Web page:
As Boo says in her author’s note, the slum dwellers she came to know are “neither mythic nor pathetic,” but rather distinguished by their ability to improvise. Her own reportage here is surely an example of improvising narrative form to best convey a story. The residents of Annawadi speak about their own situations through dialogue, but Boo also adroitly steps in to supply background context. Describing a scene of flaring tempers at a temple where residents are impatiently waiting for a local politician to arrive, Boo explains:
“Time was precious to Annawadians … They had work at dawn, homes to clean, children to bathe, and above all water to get from the slum’s trickle-taps before they went dry, which involved standing in line for hours. The municipality sent water through six Annawadi faucets for ninety minutes in the morning and ninety minutes at night.”
Nobody does scrappy, sassy, twice-the-speed-of-sound dialogue better than Junot Diaz. His exuberant short-story collection This Is How You Lose Her charts the lives of Dominican immigrants for whom the promise of America comes down to a minimum-wage paycheck, an occasional walk to a movie in a mall, and the momentary escape of a grappling in bed. The nine stories in this collection focus almost exclusively on Yunior, Oscar Wao’s wired friend who narrated the eponymous The Brief Wondrous Life of Oscar Wao. Yunior confesses his staggeringly scummy treatment of his girlfriends — his “hood hotties” — but other stories riff on other kinds of love: maternal and brotherly; the yearning immigrants feel for their home country; the distinct emotional purgatories of the cheater and the cheated upon. “Otravida, Otravez,” is told from the perspective of a Dominican woman named Yasmin who runs a hospital laundry:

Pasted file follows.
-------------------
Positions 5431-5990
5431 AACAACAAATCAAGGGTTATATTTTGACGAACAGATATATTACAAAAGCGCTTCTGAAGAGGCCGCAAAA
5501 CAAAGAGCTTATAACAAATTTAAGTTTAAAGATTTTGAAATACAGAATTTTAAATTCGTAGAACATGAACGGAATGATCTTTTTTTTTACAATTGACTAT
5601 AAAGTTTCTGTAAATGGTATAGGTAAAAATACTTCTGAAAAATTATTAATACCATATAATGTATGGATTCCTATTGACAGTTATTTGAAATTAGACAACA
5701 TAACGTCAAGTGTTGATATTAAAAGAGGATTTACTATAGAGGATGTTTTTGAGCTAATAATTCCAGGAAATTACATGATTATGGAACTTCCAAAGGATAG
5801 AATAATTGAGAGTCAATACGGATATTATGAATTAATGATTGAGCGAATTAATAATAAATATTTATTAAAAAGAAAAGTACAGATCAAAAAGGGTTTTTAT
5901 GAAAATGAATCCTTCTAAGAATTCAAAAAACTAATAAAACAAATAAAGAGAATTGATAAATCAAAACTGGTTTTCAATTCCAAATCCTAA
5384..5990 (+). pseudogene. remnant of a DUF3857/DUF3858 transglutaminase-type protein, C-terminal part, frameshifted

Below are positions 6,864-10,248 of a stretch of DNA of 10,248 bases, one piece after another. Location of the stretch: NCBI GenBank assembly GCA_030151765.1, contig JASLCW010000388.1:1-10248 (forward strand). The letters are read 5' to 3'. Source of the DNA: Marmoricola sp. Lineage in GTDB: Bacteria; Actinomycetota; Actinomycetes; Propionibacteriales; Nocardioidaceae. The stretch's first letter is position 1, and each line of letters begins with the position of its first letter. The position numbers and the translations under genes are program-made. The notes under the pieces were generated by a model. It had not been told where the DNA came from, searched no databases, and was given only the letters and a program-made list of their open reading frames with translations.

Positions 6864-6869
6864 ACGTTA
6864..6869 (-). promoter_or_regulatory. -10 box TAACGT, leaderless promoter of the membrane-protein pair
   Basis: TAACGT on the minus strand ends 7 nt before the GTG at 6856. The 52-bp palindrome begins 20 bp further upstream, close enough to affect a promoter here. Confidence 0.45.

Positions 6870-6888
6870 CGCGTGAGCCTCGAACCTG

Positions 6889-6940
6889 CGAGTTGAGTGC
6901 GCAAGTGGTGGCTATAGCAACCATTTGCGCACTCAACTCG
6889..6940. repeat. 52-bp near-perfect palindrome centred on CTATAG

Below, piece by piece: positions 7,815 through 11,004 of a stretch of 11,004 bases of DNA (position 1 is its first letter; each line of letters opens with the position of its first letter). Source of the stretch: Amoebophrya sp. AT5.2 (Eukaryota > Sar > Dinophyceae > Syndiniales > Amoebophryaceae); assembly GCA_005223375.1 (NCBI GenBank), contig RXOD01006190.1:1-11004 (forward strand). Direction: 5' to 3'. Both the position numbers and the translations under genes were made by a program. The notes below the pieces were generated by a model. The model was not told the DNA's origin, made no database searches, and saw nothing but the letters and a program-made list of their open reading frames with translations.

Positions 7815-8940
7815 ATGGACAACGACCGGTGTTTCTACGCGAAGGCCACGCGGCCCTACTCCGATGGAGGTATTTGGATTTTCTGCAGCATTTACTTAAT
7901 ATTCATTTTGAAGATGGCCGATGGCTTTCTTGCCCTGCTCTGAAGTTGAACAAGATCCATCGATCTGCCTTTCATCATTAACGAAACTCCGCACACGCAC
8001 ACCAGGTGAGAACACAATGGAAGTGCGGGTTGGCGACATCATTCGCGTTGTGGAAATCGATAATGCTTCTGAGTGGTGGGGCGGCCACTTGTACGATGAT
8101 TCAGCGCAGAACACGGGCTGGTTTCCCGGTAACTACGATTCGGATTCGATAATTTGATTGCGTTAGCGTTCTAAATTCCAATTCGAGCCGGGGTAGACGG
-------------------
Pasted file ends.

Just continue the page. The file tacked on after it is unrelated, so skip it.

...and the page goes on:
“I sort through piles of sheets with gloved hands … I never see the sick; they visit me through the stains and marks they leave on the sheets, the alphabet of the sick and dying.”
Yunior, our Dominican Don Juan, loses plenty of women in these stories, but Yasmin is one woman Diaz, as a writer, shouldn’t let go.
Well, that title certainly grabs your attention! My Husband and My Wives, however, has much more going for it as a memoir than mere novelty. Charles Rowan Beye’s charming raconteur’s voice and his refusal to bend anecdotes into the expected “lessons” really make his account of coming out, his career as a classics professor and his three aforementioned marriages a genuine knockout.
Beye is now over 80, and, looking back over his long life, he admits that the question he often asks himself is, “What was that all about?” Who among us hasn’t wondered the same? Beye’s saga begins in Iowa in 1930. He grew up in a WASP household where he and his five siblings were schooled in the upper-class art of making conversation — or, as he deems it, “hid[ing] behind brilliance.” When Beye’s mother could no longer politely ignore his budding homosexuality, she dispatched him to a psychiatrist who, counter to almost every other psychiatrist in every work of gay literature ever written, turned out to be an enlightened mentor. Beye’s by turns saucy and poignant story is an important addition to the canon of memoirs about the mystery of human sexuality.